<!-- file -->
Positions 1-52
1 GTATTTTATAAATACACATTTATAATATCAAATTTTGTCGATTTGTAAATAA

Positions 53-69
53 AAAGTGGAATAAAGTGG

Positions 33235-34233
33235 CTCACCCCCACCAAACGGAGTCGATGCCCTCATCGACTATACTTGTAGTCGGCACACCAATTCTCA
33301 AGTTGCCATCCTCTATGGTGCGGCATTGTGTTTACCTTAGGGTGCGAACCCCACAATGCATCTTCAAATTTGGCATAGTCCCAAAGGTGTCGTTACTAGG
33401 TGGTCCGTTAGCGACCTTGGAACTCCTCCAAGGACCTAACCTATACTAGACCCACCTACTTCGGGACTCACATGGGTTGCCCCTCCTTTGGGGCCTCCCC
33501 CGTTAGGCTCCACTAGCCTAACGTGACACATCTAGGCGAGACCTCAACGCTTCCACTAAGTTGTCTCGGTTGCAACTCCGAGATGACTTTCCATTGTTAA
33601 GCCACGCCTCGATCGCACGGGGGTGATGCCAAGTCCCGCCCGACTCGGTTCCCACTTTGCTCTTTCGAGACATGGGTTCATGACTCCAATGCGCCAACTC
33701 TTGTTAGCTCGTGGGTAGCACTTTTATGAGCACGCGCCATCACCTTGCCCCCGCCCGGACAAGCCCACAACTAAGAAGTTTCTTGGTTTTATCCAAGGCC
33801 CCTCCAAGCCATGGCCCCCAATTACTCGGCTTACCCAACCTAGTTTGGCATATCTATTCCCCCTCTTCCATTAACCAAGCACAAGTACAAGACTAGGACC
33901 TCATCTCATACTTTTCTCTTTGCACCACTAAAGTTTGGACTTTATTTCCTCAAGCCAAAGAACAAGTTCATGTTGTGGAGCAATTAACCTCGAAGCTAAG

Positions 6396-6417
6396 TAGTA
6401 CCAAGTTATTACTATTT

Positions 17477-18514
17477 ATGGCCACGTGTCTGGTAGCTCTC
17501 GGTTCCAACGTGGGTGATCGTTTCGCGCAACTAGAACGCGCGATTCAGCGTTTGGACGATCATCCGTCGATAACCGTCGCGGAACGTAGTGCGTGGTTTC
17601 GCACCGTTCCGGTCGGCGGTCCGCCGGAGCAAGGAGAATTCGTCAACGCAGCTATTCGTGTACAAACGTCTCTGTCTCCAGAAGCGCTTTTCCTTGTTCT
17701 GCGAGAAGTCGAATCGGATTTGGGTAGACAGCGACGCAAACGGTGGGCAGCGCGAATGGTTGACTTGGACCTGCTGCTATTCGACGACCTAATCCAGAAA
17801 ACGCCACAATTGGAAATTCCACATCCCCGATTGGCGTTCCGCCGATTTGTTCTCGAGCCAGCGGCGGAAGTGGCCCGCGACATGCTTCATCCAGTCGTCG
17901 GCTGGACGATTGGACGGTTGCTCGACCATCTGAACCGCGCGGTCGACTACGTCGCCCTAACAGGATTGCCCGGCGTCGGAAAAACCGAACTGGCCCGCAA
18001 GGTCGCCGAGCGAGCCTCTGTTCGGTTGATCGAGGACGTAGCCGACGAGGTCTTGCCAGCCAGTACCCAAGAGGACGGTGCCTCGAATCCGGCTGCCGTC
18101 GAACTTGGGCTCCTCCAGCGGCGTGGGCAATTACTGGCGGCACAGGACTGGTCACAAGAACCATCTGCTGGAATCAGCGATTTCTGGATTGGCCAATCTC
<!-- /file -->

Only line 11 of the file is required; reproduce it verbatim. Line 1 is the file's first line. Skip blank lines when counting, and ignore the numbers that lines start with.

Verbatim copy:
33701 TTGTTAGCTCGTGGGTAGCACTTTTATGAGCACGCGCCATCACCTTGCCCCCGCCCGGACAAGCCCACAACTAAGAAGTTTCTTGGTTTTATCCAAGGCC